Thursday, October 07, 2010

Buying Heat from the Devil In The Age of Global Warming

Southern Methodists Locate Gate to Hell in West Virginia

Traditional folklore tells us about "gates to hell" which provide the devil ready access to the human world. Some scientists are wondering if these hellgates might be put to good use. A 2007 MIT study found that exploitable geothermal heat resources could provide a significant portion of future heat and power needs for North America. Now, scientists from the Geothermal Lab of the Southern Methodist University have located an area in West Virginia with elevated crustal temperatures and heat flow. A detailed mapping of bottom hole temperatures from oil and gas wells has clarified the view of potential geothermal resources, as part of an ongoing effort to create an update of the Geothermal Map of North America (GMNA)
The GMNA was developed from roughly 3,600 heat flow and 12,000 BHT data measurements along with regional thermal conductivity models. However, large areas of the Central and Eastern United States contain few data points and have been under sampled in all previous national geothermal resource assessments. Since the previous GMNA data sets were completed, approximately 7,500 new data points have been analyzed and currently more are being processed for this project. The data was collected from oil, gas, water, and thermal gradient wells from New York, Pennsylvania, West Virginia, Ohio, Indiana, Illinois, Kentucky, Tennessee, and Michigan. As a result of the new heat flow determinations, estimates of heat content and MWe potential for Michigan, Pennsylvania and West Virginia are substantially increased. _SMU

More from Brian Westenhaus:
The high temperature zones beneath West Virginia revealed by the new mapping are concentrated in the eastern portion of the state. Starting at depths of 4.5 km (greater than 15,000 feet), temperatures reach over 150°C (300°F), which is hot enough for commercial geothermal power production.

Blackwell continues, “The early West Virginia research is very promising but we still need more information about local geological conditions to refine estimates of the magnitude, distribution, and commercial significance of their geothermal resource.”

Zachary Frone, an SMU graduate student researching the area said, “More detailed research on subsurface characteristics like depth, fluids, structure and rock properties will help determine the best methods for harnessing geothermal energy in West Virginia.” The next step in evaluating the resource will be to locate specific target sites for focused investigations to validate the information used to calculate the geothermal energy potential in this study.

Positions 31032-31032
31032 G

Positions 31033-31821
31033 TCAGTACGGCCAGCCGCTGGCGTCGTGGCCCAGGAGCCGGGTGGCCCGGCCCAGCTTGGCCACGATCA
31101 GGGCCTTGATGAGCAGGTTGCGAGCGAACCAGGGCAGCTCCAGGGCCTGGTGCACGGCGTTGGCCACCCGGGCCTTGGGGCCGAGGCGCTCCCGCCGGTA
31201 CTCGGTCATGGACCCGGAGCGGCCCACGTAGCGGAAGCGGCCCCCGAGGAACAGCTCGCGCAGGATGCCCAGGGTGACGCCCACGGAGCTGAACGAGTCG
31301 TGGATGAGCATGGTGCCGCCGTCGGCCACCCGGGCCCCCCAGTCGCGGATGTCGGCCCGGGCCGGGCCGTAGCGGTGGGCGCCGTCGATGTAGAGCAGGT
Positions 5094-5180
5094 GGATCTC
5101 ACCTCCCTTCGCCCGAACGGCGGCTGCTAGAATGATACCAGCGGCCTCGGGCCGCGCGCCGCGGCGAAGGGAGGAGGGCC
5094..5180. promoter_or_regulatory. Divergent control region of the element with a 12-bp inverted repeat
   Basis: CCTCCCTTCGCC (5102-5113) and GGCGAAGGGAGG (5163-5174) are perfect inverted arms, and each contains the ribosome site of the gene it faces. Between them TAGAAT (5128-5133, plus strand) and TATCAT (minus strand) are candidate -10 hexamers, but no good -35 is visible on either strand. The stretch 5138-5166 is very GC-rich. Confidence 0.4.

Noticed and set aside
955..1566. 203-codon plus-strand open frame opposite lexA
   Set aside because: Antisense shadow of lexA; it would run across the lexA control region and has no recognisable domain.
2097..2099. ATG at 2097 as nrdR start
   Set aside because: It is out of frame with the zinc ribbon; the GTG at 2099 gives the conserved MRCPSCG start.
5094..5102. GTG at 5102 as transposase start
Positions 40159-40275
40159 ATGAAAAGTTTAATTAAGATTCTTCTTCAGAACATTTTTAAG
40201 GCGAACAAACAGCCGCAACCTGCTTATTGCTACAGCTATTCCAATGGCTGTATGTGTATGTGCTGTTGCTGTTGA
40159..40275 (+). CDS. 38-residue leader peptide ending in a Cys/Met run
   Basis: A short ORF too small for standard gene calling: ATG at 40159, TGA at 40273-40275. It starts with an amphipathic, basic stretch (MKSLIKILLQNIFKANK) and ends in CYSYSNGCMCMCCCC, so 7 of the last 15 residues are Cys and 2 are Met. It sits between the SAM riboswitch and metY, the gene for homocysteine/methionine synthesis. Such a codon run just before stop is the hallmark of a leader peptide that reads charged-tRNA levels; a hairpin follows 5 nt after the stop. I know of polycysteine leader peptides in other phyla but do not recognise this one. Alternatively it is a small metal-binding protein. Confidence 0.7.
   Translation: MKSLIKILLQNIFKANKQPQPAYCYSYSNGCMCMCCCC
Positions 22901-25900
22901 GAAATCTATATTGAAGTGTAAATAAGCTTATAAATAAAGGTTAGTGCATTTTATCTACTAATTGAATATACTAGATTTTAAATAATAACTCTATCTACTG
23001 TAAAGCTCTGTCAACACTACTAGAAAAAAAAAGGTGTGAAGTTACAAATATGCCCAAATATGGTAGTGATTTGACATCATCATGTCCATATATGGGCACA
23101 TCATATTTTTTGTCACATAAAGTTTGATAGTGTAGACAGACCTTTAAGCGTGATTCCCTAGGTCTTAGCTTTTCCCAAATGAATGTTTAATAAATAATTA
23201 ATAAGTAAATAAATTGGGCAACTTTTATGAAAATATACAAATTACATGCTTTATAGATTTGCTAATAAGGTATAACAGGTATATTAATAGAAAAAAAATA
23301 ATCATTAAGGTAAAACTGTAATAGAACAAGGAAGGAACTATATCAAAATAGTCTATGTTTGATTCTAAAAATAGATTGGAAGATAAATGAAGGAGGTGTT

Of added significance the team’s work may also shed light on other similar geothermal resources. “We now know that two zones of Appalachian age structures are hot — West Virginia and a large zone covering the intersection of Texas, Arkansas, and Louisiana known as the Ouachita Mountain region,” said Blackwell. “Right now we don’t have the data to fill in the area in between,” Blackwell continued, “but it’s possible we could see similar results over an even larger area.” Lets hope the research finds a large extent of fast rising heat for geothermal production in the Eastern US _NewEnergyandFuel
Google provided a grant to the SMU Geothermal Lab to do the study. But who will give the devil his due, when humans start stealing heat from these nether regions? Will Google? Will the southern methodists? Stay tuned.



Blogger Kinuachdrach said...

A good geothermal source needs more than high temperature. Usually, it also needs a fractured rock which will produce hot water - or which will allow injected water to be pumped in and produced from a neighboring well. Then there are the problems with losing heat when the hot water flows/is pumped back up to the surface.

(Spot quiz! What do you call a 15,000 foot metal pipe? That's right -- a heat exchanger).

Since the natural or injected water is usually saturated with nasty salts by the time it gets to the surface, there are lots of problems with salt deposition in equipment and salt water disposal.

Bottom line -- geothermal is great where there are natural geysers. For everywhere else, there is the nuclear reactor.

3:16 PM  

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